Reasons for existing
Like many people, I have had my own personal website for yearz. Typically, it only got updated every 8-12 months. This is due to the extra effort required to code HTML or learn a WYSIWYG tool, and to upload it via FTP to a server somewhere. Over the last year or two I've started adding some howto type documents, links, screenshots, and so forth. However, because adding content means opening up a text editor, mucking around with HTML and templating systems, the psychological barrier to add content has been high.
About a year ago, I was introduced to the simple concept of Wiki. At first I was scared of this extremely new way of managing content in a collaborative manner. Having a site that anyone can edit (and easily vandalize) does indeed sound freaky at first. However, after going through several sites, I quickly found them really easy to navigate, read, and understand. Not only that, Wiki has a way of making it really easy and quick to add a page here and flesh out a paragraph there. This means that the quality of the content is an order of magnitude higher then a traditionally created page. The focus of Wiki webs tends to be on the content, and not the banners ads, not the sidebars, not the first post comments, not the trivial and redundant comments.
As such, that is why I started the Nyetwork wiki. I installed the Apache::MiniWiki module, which is available from CPAN. Soon I started adding some features on my own, and eventually took over maintainership of that Perl module.
I'm a bit pumped by the fact that others are adding pages to this MiniWiki site. It must have got a kickstart from the last FVLUG meeting and the mailing list. The LUG meeting went great... learnt something about raid, and even learnt more about PostgreSQL. They say you learn best by teaching. Of course, creating a presentation forces you to do some research to come up with useful info. Probably spent 8+ hours on putting those slides together.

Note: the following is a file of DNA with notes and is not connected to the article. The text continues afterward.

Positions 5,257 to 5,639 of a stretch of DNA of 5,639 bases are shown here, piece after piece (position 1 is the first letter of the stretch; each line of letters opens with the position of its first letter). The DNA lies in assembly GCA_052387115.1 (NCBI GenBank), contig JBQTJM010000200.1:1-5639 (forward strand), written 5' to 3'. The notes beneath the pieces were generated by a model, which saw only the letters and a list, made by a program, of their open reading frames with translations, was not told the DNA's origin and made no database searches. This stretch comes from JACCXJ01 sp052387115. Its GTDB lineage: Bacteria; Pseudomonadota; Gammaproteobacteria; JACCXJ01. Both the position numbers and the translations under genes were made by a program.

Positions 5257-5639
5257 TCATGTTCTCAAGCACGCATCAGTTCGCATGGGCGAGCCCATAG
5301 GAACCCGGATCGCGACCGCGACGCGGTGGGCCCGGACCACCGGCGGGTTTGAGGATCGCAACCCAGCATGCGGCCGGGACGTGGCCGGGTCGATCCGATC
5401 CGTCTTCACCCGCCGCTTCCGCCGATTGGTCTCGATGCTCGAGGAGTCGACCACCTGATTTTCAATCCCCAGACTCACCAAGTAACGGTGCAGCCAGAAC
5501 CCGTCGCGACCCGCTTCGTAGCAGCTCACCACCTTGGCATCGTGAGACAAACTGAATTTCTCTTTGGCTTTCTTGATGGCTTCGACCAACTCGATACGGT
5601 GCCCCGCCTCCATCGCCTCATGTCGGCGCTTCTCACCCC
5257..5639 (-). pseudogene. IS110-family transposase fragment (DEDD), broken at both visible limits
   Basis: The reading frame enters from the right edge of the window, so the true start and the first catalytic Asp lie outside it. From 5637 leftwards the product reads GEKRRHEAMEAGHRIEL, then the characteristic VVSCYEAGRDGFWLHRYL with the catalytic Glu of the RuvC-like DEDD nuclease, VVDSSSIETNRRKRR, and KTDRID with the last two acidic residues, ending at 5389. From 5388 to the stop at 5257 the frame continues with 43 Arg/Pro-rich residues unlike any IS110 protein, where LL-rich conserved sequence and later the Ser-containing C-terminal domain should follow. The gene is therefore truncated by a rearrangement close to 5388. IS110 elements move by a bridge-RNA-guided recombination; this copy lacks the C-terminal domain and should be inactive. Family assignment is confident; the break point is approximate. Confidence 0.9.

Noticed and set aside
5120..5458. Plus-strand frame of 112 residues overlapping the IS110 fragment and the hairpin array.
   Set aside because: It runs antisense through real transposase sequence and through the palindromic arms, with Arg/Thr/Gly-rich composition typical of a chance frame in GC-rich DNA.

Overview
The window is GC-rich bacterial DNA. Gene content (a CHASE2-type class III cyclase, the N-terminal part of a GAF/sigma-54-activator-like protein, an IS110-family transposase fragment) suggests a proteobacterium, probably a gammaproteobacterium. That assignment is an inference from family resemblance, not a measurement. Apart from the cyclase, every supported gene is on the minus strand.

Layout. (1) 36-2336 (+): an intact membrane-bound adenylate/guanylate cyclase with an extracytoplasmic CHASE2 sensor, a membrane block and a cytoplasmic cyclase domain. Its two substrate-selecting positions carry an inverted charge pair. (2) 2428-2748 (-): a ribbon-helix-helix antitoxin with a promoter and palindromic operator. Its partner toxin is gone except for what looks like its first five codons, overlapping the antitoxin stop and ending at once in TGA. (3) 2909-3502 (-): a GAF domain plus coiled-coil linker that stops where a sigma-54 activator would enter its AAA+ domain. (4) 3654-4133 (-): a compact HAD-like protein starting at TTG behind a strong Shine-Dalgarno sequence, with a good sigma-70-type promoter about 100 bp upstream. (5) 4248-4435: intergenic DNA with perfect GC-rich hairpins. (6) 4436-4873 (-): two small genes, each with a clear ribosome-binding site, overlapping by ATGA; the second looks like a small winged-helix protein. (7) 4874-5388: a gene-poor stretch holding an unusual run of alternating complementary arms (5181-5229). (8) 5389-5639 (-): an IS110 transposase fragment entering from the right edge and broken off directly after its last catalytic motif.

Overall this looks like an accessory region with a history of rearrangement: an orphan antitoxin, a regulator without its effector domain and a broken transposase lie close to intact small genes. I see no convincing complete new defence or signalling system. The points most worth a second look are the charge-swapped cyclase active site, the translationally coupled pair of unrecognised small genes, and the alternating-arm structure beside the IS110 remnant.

One of the goals I'm trying to achieve on this site is several entry pages. For example, see Linux, FVLUG, MiniWiki, Windows, Testing, SOAP, CVS, and SoftwareReleaseManagement. I have quite a bit of Windows stuff, but mostly it's about OpenSource stuff for Windows... stuff to make Linux/Unix people more comfortable on Windows.
These core entry pages typically do not have any http:// links on them. Instead, they have a short introduction to the main topic, then links to each sub topic. The sub topic pages will then have more information, a list of http:// links including short one-line descriptions, and then finally links back to the main topic page. This way, people entering through Google or whatever can still find their way back to related topics.
There are really few rules on Wiki webs. Every reader has the same content editing privileges. If I can change a page, so you can too. Some of you may shudder at this concept. However, in reality I have never heard of a Wiki web being abused. On this web, like nearly all Wikis, all the content is stored in RCS. That means that all revisions are stored in backups. If some lamer decides to edit all the pages and nuke them, everything can be reverted using a single RCS comment. As well, things such as error and access logs do exist.
All we ask is that you follow the conventions as set out in the current content. For example, if you add a sentence or paragraph or page, sign it using the --[[username]] convention. This will also give you an opportunity to have your own page, such as Wim or fozbaca, where you can put a link to your website and a variable sized blurb about yourself if you so wish. If you add a page to the system with a new topic, you could also add a link to it on your page.
Feel free to post questions on any page. If possible, add it to the bottom of the page that is most relevant. If not, add it to the bottom of this page, and somebody will move it to the correct location.
Here are some simple guidelines that I attempt to follow when editting pages:
Some Wiki advice
'Write factual information. Give concrete advice. Use the second or third person (see "Personal Pronouns" below) when possible, as the first person is not easily reduced to facts or advice. Place words where they are easy to read, which isn't always at the bottom. Edit pages to emphasize the flow of ideas, not the chronology of contribution.'
How to write in the Wiki format
To read up on the simple steps of Wiki speak, you can now read about how to write pages.